Seb Blair’s Skipjack GBR1108L enjoys great racing at the 2011 RORC Easter Challenge
Credit: Tom Gruitt/RORC Easter Challenge
30 March 2012: James Boyd
The RORC Easter Challenge, due to take place on the Solent over the first three days of the Easter Bank Holiday (6th-8th April), will offer crews a unique opportunity to jump start their sailing programs.
As well as being the first fixture in the RORC’s UK racing calendar, the RORC Easter Challenge doubles as a start of season training event, with on the water coaches providing immediate advice followed by expert post-race video debriefs in the Events Centre in Cowes Yacht Haven. In fact the coaching element of the regatta is taken so seriously that the Racing Rules of Sailing are modified for the event permitting coaches or sailmakers to climb on board during racing if, for example, a crew requests some expert assistance with their sail trim or rig set-up.
The coaching this year is being spearheaded by Barry Dunning, who points out that while owners typically spend considerable sums on gear for their boats, coaching is a feature of their campaigns often overlooked. “If they just spent some money and some time on coaching, they would be up the fleet by miles,” he advises. Of course at the RORC Easter Challenge it is laid on for free.
Of the coaching due to take place at this year’s event, Dunning continues: “We are going to do exactly the same format as previous years: ie do our coaching out on the water, come back and then do a debrief, with video of the starting and answering any questions. And we will do that each day.”
This year there will be one new feature to the coaching. With the start of racing on the Friday scheduled for 1300, so, from 1100, lines will be set up allowing participants to carry out practice starts.
But it is the on-the-water coaching that is really unique. Not only can coaches climb on board boats, but any crewmembers competing are also allowed to step on to the coach boats to see how their yacht’s trim and set-up looks from off their boat and can even do this mid-race if they so desire – a opportunity rarely allowed in other events.
“I want to make sure that people use us,” adds Dunning. “They can call on any of the coach boats to come and help them. So give us a wave and we’ll be there with you.”
Among the competitors a strong line-up is expected at the RORC Easter Challenge with 10 boats already entered in Class 1, ranging from the largest and fastest, Piet Vroon’s 2010 RORC Boat of the Year-winning Ker 46, Tonnerre de Breskens, to Stephen Anderson’s perennial Cracklin Rosie, the Corby 40. Also entered in Class 1 to date are three Farr 45s and Andrew Pearce’s new Ker 40, Magnum III.
Many teams – including both Magnum III and Cracklin Rosie – are using the RORC Easter Challenge as an opportunity to get up to speed before the trials to earn a place in one of the four British teams for July’s Brewin Dolphin Commodores’ Cup. Managed by the RYA these trials start on 5 May with the RORC’s Morgan Cup.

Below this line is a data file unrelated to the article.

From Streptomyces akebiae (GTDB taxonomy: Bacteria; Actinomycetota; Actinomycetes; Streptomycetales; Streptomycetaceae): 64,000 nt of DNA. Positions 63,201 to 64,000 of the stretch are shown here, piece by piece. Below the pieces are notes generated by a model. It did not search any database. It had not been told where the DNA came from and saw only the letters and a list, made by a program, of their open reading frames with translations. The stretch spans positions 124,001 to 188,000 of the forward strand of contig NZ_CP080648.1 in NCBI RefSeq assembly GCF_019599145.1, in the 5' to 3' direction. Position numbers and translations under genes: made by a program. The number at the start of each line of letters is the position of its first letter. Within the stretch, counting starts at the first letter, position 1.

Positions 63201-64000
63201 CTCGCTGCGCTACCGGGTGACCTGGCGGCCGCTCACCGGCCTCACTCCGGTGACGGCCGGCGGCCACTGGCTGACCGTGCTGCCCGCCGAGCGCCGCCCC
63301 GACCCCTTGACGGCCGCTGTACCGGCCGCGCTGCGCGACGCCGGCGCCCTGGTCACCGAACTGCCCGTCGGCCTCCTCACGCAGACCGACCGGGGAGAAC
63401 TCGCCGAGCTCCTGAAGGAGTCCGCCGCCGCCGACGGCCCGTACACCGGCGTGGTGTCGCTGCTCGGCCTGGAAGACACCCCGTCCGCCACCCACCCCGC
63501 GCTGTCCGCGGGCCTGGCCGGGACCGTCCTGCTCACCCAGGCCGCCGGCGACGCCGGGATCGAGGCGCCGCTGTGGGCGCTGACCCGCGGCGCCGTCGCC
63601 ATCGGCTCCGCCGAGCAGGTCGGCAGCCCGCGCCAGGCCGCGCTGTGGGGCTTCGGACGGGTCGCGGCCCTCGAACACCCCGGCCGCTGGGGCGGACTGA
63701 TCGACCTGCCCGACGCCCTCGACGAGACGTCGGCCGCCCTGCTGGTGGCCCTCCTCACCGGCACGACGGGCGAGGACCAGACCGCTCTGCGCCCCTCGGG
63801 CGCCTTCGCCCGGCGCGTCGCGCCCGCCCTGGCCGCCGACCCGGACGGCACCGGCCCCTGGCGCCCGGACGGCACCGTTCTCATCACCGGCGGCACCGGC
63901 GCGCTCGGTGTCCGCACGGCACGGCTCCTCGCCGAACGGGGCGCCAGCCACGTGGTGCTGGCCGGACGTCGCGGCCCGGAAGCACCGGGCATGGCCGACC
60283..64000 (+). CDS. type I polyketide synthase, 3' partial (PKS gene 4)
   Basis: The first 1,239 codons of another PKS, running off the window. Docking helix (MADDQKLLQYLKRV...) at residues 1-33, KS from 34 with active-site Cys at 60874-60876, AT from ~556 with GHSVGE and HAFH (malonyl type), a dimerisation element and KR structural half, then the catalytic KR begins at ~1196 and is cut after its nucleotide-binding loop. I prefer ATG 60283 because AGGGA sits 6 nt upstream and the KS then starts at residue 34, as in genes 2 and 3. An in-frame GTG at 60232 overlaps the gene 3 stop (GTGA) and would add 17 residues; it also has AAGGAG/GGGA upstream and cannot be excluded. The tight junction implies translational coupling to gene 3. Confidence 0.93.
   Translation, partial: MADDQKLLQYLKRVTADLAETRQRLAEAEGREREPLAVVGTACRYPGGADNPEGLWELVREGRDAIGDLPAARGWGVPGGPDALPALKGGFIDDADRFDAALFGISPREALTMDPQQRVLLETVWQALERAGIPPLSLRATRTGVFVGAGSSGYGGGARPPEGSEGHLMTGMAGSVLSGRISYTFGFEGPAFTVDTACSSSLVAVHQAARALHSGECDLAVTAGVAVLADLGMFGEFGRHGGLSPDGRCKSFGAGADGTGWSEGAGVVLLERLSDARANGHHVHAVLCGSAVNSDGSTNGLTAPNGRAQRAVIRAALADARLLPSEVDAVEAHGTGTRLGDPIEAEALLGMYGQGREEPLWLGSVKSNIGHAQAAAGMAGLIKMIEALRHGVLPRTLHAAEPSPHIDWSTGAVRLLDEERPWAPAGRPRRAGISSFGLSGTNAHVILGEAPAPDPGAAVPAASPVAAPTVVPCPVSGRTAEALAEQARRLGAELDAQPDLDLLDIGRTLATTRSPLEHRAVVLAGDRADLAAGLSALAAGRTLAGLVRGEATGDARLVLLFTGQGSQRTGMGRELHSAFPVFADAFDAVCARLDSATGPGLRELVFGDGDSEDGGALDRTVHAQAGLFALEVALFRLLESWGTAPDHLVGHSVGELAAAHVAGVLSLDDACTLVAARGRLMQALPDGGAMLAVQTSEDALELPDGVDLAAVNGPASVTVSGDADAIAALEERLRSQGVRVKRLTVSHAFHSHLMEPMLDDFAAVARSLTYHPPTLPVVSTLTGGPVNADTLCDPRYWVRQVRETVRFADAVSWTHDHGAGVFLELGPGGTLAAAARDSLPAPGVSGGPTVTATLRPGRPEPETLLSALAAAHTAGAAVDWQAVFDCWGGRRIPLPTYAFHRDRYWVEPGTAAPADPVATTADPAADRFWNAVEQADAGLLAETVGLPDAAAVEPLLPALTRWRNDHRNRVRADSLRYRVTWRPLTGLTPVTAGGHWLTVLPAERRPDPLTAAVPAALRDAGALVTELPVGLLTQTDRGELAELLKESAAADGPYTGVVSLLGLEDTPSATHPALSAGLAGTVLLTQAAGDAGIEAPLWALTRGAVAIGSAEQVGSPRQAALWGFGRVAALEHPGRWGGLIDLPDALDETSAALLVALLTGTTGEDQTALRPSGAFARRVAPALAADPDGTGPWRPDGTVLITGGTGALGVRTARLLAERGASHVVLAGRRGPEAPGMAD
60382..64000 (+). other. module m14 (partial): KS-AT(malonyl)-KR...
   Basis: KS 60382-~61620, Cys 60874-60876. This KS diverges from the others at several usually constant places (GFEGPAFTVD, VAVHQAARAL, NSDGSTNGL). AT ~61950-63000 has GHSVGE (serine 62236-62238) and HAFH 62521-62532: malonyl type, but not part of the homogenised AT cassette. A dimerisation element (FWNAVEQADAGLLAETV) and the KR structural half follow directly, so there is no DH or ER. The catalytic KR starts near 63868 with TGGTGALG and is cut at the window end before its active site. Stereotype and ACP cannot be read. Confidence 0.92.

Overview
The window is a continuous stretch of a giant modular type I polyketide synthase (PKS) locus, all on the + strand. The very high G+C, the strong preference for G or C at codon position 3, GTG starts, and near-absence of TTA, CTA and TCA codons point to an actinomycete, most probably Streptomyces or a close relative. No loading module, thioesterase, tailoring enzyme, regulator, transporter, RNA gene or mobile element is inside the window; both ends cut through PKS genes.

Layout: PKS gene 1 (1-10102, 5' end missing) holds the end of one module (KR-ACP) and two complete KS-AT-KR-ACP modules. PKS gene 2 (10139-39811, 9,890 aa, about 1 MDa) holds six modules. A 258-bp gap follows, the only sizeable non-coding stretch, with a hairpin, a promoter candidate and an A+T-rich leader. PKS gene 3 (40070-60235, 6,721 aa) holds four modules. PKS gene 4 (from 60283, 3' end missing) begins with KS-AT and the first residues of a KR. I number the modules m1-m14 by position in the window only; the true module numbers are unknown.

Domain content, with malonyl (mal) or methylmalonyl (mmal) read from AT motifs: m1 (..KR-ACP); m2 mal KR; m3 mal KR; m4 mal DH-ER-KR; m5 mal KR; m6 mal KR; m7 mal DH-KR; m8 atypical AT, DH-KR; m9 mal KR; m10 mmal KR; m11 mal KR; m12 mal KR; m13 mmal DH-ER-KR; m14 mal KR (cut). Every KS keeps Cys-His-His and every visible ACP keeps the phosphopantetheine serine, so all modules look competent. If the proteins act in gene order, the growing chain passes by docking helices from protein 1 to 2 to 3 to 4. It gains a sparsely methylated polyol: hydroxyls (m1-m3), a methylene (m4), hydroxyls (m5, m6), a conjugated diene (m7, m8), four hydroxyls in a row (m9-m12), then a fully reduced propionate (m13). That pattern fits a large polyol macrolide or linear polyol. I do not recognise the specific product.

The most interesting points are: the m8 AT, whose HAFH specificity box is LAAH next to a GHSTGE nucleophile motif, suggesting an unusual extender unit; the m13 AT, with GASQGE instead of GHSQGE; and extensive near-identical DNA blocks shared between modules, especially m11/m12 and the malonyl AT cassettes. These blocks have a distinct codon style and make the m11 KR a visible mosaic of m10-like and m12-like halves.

In Class 2, another triallist taking part in the RORC Easter Challenge is Jim Macgregor’s Poole-based team on his Elan 410 Premier Flair. “I seem to spend half of my life helping girls get coached at the club, so I am very much in favour it, but I just don’t apply it to myself!” says Macgregor whose two daughters, Lucy and Kate, will be representing Britain at the Olympic Games in the women’s match racing.
“For people like us who have sailed a lot, when you own your own boat you don’t go on other people’s boats so you don’t improve as much as you might. So it is a great opportunity to use the coaches and it is enjoyable as well.”
J/Boats will feature strongly in the RORC Easter Challenge. Niall Dowling, who finished runner up in the RORC’s 2011 overall IRC Championship, has replaced his J/111 with another, his new boat called Jazzband. The boat has only recently reached the UK and the RORC Easter Challenge will be the boat’s first outing.
“I was originally going to be getting one in the States and the plan was to do the RORC 600, but work-wise I am stuck in European ground,” says Dowling, of why he’s changed boats.
Of the coaching Dowling says: “I find it is very good, once you get used to being called a ferret by Jim Saltonstall! They and the sailmakers were brilliant jumping on and off the boat, and it was a good time to do it at the start of the season to set up everything. For us as a first sail and a first race it is great and all the video footage and so on, it is live without being too intense.”
Dowling says that he is planning more of an inshore campaign this year with Jazzband, but is contemplating taking on the Round Ireland Race doubehanded, which he sailed four years ago on a J/105.
Several new J/109 teams will also be taking part. From Brighton Robert Stiles will be campaigning Diamond Jem and is another gunning for Team GBR Brewin Dolphin Commodores’ Cup selection, while for Jonathan Bevan’s Jelenko it will be his first time at the RORC Easter Challenge. Having campaigned Richard Tolkien’s Class 40, Tom Hayhoe has his new J/105 Mostly Harmless entered.
In addition to the four IRC classes, the RORC Easter Challenge will also feature a separate class for J/80s. With the J/80 Worlds due to take place in Dartmouth in June, the RORC Easter Challenge is an ideal opportunity for teams to get some free training in as they work towards this all-important event for the class.
Aside from being the first RORC race of the year in the UK, plus the coaching opportunity, the long range forecast is also suggesting sun and a light to moderate breeze, so the RORC Easter Challenge is lining up to be a perfect way to ease into the sailing season.